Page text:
Dudley Allen Payton (1895-1982)

Dudley Allen Payton
Dudley Allen Payton, c 1913. Image courtesy of Sargent Memorial Collection, Slover Library, Norfolk, VA. SMC-MSS-000-182-ind-c-001.

Dudley Allen Payton was born July 24, 1895 in Middlesex, VA to Albert Payton and Juillie Burrell. He was raised as a Baptist. Mr. Payton’s highest level education completed was finishing school. He was a registered voter but he did not vote. He was an unemployed student before he joined the war effort. He joined Navy as a Mess Attendant on Oct. 20, 1913 on Norfolk, Va. Mr. Payton was single when he joined the military.

His first duty station was on the USS Mississippi in 1913. The Mississippi was built in 1913 and decommissioned in August 1956. The ship’s main purpose, during World War I, was training. The Navy used the training exercises to help work up the troops. The training was only held in North American waters. By the beginning of 1914, Mr. Payton was stationed on the USS Franklin. The Franklin was also a training ship built in 1867 at Portsmouth Naval Shipyard, Portsmouth, Virginia and it was decommissioned in 1916. After not even a year on board ship, he was transferred to the USS North Carolina in Plymouth, Massachusetts. The North Carolina was built in 1905 and decommissioned in 1922. On 5 November 1915, it became the first ship in US Naval history to launch an aircraft by catapult while underway. This experimental launch led to the use of catapults on battleships and cruisers through War World I and to the steam catapults on present-day aircraft carriers. After his transfer to Plymouth, Mr. Payton would move around Europe quite a bit. From Plymouth, his ship sailed to Cherbourg, France. During his time in France, he would learn how to read and write French. He left France and headed to Brindisi, Italy. There is no record of his duties while in Italy. He would later travel to Alexandria, Egypt to receive more training. After Egypt, Mr. Payton moved to Constantinople, Turkey on the USS Scorpion, a gunboat.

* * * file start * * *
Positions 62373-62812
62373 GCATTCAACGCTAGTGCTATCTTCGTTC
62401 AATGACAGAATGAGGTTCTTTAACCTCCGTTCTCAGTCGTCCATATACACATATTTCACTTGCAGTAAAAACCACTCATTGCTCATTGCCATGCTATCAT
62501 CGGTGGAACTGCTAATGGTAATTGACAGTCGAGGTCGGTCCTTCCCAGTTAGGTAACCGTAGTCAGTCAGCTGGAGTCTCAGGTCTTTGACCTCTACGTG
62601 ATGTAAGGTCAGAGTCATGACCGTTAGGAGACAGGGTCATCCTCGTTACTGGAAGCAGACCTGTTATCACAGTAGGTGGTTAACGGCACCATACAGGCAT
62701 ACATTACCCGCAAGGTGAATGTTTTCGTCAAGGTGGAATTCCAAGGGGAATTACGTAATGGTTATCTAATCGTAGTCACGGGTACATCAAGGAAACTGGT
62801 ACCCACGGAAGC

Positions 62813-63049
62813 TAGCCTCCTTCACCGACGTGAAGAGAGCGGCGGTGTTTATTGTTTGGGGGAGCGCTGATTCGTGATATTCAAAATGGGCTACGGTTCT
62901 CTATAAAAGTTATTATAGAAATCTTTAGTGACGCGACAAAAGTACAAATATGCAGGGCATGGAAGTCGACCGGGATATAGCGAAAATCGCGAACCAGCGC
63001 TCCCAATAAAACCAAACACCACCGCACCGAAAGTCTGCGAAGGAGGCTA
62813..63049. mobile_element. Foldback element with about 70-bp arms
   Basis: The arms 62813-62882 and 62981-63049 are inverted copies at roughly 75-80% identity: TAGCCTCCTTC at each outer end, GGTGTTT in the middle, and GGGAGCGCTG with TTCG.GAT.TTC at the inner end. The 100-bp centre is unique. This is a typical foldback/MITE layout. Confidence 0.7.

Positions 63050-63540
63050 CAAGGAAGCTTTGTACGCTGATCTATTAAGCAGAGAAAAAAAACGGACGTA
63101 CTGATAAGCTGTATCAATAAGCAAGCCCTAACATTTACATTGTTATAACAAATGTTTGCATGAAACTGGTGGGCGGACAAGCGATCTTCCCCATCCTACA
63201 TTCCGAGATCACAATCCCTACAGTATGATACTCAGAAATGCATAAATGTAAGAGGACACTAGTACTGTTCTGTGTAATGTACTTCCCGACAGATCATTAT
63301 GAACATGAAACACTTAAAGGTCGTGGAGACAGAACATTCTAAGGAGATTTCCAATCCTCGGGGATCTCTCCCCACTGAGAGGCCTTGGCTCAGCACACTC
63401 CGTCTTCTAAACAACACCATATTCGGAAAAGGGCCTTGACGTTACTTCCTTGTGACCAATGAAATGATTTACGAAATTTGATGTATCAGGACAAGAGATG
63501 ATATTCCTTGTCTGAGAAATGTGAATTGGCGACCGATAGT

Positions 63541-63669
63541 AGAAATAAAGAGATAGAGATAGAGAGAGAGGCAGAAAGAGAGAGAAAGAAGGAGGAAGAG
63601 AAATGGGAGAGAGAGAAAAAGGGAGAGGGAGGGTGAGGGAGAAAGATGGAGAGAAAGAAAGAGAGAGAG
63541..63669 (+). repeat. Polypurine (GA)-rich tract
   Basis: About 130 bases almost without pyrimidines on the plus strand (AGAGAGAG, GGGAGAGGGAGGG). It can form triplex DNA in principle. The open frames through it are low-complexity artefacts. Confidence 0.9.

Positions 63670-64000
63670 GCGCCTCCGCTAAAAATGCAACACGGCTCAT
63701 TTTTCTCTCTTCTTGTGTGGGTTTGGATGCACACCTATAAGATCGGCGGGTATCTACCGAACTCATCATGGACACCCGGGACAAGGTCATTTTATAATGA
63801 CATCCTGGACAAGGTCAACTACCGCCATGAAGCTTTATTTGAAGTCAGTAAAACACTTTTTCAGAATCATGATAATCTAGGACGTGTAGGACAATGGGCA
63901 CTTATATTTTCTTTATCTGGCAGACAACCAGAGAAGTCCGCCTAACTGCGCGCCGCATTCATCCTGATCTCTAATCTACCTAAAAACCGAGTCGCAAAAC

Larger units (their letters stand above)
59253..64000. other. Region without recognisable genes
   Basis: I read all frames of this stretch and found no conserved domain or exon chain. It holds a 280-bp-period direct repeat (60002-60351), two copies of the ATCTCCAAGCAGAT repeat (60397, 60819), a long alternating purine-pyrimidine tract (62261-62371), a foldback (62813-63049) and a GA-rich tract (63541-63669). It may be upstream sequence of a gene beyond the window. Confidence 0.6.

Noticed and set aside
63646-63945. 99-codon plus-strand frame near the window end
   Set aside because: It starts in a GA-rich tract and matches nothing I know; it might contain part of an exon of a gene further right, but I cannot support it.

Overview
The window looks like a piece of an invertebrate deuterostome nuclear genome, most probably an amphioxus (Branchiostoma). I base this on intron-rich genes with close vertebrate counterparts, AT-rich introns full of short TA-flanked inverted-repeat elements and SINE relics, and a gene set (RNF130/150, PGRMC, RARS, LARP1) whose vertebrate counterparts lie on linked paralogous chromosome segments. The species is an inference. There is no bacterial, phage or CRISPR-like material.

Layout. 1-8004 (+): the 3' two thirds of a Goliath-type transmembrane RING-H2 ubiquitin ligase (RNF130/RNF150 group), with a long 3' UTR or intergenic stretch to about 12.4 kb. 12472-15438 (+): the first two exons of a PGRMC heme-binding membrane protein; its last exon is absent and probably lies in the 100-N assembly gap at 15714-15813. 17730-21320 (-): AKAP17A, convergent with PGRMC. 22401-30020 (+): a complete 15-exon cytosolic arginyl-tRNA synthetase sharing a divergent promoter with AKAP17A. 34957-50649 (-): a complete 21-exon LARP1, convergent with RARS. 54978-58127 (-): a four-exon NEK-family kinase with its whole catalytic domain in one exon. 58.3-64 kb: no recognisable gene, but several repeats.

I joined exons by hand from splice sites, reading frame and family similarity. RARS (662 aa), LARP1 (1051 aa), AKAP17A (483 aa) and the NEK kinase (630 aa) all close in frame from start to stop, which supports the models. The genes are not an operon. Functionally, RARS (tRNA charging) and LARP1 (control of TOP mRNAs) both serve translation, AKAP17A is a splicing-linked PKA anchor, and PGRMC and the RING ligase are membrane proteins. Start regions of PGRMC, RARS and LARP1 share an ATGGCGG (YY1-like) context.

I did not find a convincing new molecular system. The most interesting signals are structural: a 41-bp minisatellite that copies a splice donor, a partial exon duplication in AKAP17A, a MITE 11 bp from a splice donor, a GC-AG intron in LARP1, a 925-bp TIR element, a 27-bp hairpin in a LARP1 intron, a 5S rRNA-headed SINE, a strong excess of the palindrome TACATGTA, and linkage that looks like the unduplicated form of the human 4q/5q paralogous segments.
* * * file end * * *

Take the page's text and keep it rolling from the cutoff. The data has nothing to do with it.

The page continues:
While in Turkey, Mr. Payton, along with fifty-five other enlisted and three officers, were captured and taken prisoner in April 1917. They were taken prisoner because they did not clear Turkish waters in the time they were allotted. After his release, he received a ribbon for Prisoner of War from General Hamilton in 1918. In 1919, he wrote a short letter detailing some of his experience while being a prisoner of war. He felt like they were treated pretty well for POWs. Three of the crew members were allowed to go to ashore every four days. As a group, they were allowed to go ashore once every ten weeks, with three guards and an interpreter. The crew was also allowed to have football games and took visits to the dentist. They were also allowed to have daily newspapers and books. After his release, Mr. Payton transfered to the AM 38 Auk.

The Auk was a mine sweeping vessel. The Auk, along with several other mine sweepers, had the task of sweeping the coast of Scotland to Norway. There were an estimated 55,000 mines in the waters they patrolled. During his tour on the Auk, he received a ribbon from Captain G. C. Cullen. Ironically, in 1937, the Auk struck a mine in Puerto Cabello, Venezuela, where it sunk. On November 18, 1919, the AM 38 Auk arrived in the New York harbor.

Just under a month later, Mr. Payton was discharged from the Navy in Portsmouth, New Hampshire on December 6, 1919. He was discharged from the Navy with the rank and rate of a 1st Class Wardroom Steward. He returned to military service and continued to serve for thirty-two years. He eventually moved to U’rbanna, Virginia, which is close to his place of birth, where he died at the age of 87 on September 17, 1982. He is buried in Hermitage Memorial Park. He was married to Mrs. Geneva Payton and they had no children.


Source material:

Bauer, Jack K. and Roberts, Stephens S.. Register of Ships of the U.S. Navy 1775-1990: Major Combatants. New York: Greenwood Press. 1991.

Breyer, Siegfried . Battleships and Battle Cruisers 1905-1970. New York: Doubleday and Company, 1973.

Davis, Noel. Sweeping the North Sea Mine Barrage. United States Navy, 1919.

“Dudley Allen Payton,” World War I History Commission Questionnaires, Library of Virginia.

“Obituaries,” Virginia Chronicle. September 23, 1982.

Terrell Floyd is a history major at Norfolk State University.